Archive for the Monsters Category

MOVIE REVIEW: TREMORS: A COLD DAY IN HELL

Posted in DVD, Gore, Monsters, Movies, Sequels with tags , , , , , , , on May 4, 2018 by darklordbunnykins

graboid in air

The timing of the announcement seemed both odd and strangely fortuitous. Just one day before the May 1 home video release of the latest Tremors sequel, A Cold Day in Hell, the Syfy network declared that it was not picking up the Tremors TV show after all, despite shooting a pilot with the original film’s star Kevin Bacon last year. And while the prospect of seeing Bacon reprise his Valentine McKee character was tempting, perhaps it is for the best, as two Tremors franchises would be just too many Graboids for anyone’s taste. Plus the film series, starring the first film’s other star Michael Gross as cantankerous survivalist Burt Gummer, is, against all odds, entertaining as hell in its own right.

Tremors 6

This sixth Tremors film sees Burt on the verge of having his property in Perfection seized by the government – truly his worst nightmare come true – when he receives a call from scientists in the Canadian Arctic who report Graboid sightings. An incredulous Burt, accompanied once again by his smartass son Travis (Jamie Kennedy) and a small arsenal, hightails it to Canada to deal with the creatures, who turn out to be ancestors of the desert varietals previously seen, this time stirred up by global warming.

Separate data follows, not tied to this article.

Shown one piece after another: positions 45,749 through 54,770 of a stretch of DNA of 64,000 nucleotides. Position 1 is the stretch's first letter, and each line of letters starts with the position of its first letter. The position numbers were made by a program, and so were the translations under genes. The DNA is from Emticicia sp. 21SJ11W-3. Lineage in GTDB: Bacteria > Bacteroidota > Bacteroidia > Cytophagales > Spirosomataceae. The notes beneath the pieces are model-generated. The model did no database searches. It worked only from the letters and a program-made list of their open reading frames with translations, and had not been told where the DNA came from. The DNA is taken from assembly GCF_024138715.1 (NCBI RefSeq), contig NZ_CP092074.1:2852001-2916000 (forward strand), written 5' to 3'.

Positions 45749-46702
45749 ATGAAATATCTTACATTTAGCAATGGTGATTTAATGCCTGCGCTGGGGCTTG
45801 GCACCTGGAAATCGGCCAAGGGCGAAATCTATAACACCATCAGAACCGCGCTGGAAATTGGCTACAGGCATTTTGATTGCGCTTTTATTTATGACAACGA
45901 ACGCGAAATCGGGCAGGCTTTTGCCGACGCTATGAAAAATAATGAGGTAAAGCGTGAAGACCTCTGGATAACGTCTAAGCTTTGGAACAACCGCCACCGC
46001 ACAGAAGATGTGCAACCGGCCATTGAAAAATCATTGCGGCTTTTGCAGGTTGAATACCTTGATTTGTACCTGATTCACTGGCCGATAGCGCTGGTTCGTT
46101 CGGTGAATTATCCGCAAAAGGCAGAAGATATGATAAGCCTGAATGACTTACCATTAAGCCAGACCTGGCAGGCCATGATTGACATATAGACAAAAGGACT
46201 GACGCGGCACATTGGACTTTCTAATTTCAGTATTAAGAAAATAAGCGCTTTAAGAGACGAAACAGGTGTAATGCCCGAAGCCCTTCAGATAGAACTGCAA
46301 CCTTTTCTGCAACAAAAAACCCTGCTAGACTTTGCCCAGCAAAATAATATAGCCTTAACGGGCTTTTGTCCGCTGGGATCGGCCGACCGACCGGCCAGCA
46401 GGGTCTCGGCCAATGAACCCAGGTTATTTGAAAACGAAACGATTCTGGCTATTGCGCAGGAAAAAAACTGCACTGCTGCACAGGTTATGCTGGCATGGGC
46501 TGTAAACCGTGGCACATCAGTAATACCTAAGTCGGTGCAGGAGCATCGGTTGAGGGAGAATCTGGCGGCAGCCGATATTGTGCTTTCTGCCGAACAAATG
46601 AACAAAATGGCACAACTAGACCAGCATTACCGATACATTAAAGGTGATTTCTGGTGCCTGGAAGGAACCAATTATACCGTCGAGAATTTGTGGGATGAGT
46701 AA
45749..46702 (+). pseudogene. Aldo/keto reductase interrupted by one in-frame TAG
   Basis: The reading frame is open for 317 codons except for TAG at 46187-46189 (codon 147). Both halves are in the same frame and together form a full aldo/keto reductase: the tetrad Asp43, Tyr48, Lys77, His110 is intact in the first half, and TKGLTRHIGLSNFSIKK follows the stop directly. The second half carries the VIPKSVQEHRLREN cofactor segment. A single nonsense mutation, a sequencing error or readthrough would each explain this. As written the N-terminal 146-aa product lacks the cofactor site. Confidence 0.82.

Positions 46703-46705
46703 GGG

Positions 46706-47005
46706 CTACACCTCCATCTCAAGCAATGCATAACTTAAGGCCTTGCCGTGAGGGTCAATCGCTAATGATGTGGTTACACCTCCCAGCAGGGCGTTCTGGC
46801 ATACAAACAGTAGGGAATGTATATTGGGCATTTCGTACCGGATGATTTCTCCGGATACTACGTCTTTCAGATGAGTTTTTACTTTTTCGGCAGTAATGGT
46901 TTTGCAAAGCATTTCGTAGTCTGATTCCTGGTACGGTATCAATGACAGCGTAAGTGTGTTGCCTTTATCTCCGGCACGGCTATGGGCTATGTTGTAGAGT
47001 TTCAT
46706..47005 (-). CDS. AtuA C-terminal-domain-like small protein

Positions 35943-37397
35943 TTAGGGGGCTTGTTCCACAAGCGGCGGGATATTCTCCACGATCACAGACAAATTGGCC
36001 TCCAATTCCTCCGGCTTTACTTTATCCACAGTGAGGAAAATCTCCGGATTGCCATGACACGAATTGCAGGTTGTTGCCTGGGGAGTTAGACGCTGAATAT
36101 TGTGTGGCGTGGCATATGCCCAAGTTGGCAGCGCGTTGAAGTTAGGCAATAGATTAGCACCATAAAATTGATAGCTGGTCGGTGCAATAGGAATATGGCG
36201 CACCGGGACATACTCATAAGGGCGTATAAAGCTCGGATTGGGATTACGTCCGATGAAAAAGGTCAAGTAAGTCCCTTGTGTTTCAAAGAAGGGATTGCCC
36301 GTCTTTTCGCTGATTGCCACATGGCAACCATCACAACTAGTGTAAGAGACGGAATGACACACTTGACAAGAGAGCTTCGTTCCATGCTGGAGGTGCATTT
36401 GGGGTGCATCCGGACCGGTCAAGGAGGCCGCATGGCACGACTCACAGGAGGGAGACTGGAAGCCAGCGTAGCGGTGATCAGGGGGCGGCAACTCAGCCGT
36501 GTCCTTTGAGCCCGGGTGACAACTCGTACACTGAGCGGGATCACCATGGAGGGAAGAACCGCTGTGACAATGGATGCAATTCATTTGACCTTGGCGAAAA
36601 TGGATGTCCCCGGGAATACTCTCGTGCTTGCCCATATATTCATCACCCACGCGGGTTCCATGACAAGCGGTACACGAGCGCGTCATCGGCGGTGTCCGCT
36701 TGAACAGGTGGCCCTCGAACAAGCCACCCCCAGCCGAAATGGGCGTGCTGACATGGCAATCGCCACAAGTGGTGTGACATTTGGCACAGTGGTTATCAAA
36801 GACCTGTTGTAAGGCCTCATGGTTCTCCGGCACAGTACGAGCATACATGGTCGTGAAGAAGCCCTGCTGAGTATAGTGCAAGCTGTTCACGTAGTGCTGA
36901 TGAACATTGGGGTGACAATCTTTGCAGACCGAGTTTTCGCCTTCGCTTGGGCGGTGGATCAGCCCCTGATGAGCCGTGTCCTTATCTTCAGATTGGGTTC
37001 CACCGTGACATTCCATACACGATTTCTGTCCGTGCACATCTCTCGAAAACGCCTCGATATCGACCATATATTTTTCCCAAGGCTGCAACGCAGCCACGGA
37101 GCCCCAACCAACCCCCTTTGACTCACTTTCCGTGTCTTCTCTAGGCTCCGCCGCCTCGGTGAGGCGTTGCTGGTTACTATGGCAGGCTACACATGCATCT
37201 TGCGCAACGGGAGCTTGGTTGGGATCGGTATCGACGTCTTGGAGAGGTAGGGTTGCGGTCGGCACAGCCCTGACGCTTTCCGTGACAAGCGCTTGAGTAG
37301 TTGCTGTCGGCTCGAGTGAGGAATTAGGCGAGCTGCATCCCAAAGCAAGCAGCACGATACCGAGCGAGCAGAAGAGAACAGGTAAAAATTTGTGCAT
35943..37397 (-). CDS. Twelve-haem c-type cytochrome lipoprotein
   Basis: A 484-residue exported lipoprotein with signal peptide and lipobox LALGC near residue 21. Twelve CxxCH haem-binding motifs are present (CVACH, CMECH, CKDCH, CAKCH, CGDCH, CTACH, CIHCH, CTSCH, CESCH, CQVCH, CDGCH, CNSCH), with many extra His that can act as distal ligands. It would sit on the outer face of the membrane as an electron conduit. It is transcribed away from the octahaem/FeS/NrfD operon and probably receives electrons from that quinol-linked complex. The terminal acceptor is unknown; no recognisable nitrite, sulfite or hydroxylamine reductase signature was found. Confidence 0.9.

burt and graboid

Helmed by Tremors 5: Bloodlines director Don Michael Paul, A Cold Day in Hell sticks to the series’ strength: lean, mean Graboid action and snarky banter between Burt and Travis. The creature effects are impressive, and Gross and Kennedy are endearing as macho idiots who every once in awhile let their guards down to acknowledge their humanity and love for one another.

graboid pounces on jeep

There are weaknesses. Despite plenty of our flags being on display, the film’s Canadian credentials are a bit dodgy. (Even the excuse of global warming cannot hide the fact that the film was shot, like Tremors 5, in South Africa.) And a subplot involving a local military base that feeds into Burt’s conspiracy mindset is never really explored.

But those issues aside, A Cold Day in Hell is a strong Tremors film. Gross’s Burt Gummer is one of the great action movie heroes; a man motivated by resentment and paranoia but also fear. Despite Burt’s bravado, Gross engenders real affection and pathos with his portrayal of a rugged individualist whose devotion to his ideals has cost him dearly.

Leaving that seriousness aside, Cold Day is also fun, with lots of ooey, gooey Graboid guts splattered across the screen. We’re not sure where the franchise can go from here (Graboids in space? ), but wherever Burt Gummer goes, we are sure to follow.

MOVIE REVIEW: PACIFIC RIM UPRISING

Posted in Aliens, Eye Candy, Monsters, Movies, Reviews, Sci-Fi, Sequels with tags , , , , , , , , on March 23, 2018 by darklordbunnykins

Film Title: Pacific Rim Uprising